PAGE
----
Sunday, August 22, 2010

When a Writer Can't Write by Shirley Wetzel


I was born in Comanche, Texas, but I soon got bored and hopped a train bound for Key West three weeks later, accompanied by my mother and big sister. My dad was in the Navy, and we bounced around the country, finally settling back in Texas.

I started writing as soon as my fingers could hold a pencil, and have never stopped. Most of what I wrote was for my own amusement, but a few years ago I decided to get serious and started submitting personal essays, historical stories, and such to magazines, newspapers and anthologies. To my amazement, I sold most of them. My first love, though, is mystery. Last fall my first mystery short story was included in A DEATH IN TEXAS, published by L&L Dreamspell. I love to travel, and have seen a lot of the world, including Thailand, where I lived for two years, Guatemala, where I worked on a Highland Maya archaeological excavation, Turkey, Peru, and various parts of Mexico. My current work in progress is a mystery titled A Death in Comanche, and it's been in progress a loooong time. I write book reviews for overmydeadbody.com, and sometimes for Mysterious Morgue. My blog address is http://swetzel.wordpress.com


When a Writer Can't Write
By Shirley Wetzel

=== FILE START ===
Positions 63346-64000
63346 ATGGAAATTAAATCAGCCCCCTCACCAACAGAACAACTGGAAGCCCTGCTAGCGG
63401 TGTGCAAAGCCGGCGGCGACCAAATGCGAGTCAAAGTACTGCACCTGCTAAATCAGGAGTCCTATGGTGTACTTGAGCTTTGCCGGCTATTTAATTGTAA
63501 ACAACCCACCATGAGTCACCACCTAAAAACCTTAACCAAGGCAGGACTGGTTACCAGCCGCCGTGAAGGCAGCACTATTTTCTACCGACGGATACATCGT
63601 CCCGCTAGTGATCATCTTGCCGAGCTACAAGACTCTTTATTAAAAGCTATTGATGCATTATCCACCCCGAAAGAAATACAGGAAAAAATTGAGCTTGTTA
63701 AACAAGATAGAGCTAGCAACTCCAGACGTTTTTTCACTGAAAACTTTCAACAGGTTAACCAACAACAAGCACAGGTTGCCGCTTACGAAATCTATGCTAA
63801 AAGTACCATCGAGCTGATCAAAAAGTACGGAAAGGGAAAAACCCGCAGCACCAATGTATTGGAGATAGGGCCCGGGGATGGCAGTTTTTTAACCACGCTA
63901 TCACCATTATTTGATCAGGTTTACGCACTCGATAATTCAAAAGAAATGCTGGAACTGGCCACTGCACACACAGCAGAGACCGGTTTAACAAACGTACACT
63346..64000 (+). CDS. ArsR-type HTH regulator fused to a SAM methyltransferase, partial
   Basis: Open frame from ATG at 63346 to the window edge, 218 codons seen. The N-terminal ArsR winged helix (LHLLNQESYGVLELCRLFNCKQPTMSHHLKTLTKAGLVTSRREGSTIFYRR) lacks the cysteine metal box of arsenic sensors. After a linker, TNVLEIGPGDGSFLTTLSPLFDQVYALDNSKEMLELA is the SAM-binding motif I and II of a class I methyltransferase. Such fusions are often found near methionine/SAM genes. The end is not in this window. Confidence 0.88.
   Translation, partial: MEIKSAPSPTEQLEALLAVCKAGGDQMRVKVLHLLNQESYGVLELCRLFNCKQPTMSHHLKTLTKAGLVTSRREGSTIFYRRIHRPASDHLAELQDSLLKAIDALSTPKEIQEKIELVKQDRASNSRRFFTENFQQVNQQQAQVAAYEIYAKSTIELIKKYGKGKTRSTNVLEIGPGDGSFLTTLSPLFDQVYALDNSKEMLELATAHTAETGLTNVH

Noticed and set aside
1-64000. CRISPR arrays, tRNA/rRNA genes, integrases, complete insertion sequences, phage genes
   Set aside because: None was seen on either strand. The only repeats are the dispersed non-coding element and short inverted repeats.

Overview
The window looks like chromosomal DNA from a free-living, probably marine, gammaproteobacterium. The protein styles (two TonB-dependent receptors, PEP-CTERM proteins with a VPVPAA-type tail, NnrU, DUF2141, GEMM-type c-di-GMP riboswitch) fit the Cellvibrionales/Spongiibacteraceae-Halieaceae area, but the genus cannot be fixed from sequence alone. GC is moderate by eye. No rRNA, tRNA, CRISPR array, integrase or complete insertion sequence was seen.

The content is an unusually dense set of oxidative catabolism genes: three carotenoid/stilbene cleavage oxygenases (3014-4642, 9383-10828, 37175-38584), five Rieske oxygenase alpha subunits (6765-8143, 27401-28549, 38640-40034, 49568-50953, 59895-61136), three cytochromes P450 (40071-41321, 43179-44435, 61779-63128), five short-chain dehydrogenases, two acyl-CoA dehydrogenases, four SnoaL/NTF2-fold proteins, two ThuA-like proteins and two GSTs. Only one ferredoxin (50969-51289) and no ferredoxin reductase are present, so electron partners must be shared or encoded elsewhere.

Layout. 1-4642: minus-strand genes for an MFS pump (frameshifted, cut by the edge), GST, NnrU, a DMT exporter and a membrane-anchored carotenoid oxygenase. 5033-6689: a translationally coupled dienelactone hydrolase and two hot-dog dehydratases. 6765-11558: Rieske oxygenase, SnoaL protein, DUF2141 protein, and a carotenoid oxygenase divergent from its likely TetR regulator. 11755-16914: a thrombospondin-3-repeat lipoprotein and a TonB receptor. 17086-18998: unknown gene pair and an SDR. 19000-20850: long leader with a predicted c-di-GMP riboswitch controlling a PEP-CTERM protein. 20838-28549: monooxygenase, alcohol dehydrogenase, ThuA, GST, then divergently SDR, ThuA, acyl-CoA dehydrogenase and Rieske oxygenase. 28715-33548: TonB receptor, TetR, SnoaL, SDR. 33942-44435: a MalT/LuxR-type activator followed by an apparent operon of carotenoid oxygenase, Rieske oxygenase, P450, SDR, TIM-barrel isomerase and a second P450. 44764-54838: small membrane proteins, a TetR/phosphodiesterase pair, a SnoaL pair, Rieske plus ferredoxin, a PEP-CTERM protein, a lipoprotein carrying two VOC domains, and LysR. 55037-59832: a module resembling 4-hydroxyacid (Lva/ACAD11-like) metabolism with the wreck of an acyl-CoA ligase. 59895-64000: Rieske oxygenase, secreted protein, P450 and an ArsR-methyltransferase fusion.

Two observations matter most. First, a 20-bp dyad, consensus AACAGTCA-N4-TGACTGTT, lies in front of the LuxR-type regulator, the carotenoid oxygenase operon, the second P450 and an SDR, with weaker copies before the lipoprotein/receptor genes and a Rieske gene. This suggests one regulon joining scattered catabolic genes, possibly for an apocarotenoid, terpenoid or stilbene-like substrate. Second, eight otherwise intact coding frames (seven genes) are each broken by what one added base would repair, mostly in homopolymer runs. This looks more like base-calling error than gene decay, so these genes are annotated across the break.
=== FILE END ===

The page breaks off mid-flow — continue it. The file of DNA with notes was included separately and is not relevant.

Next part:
Back in 1996, when I first began to attempt to become a published writer, I started a mystery called A Crime in Comanche. I was going to call it Comanche Moon, but some other Texas author bet me to it, and even though titles can't be copyrighted, I figured it was best not to compete with Larry McMurtry. I started out like gangbusters, sitting down at work (sorry, boss) every morning, putting my fingers on the keys, and letting them fly. I used some of my colleagues to base my characters on, with permission (mostly), and they waited eagerly every day to see what new delight had poured out of my brain. I quickly discovered a problem. While the beginning wrote itself in the proper place – at the beginning of the book – other chapters showed up out of order. After several months, I had a beginning, an ending, and a bunch of chapters that went somewhere in between. The book came to a screeching halt. I just couldn't figure out how to pull it all together, so I put the pages away and worked on other things.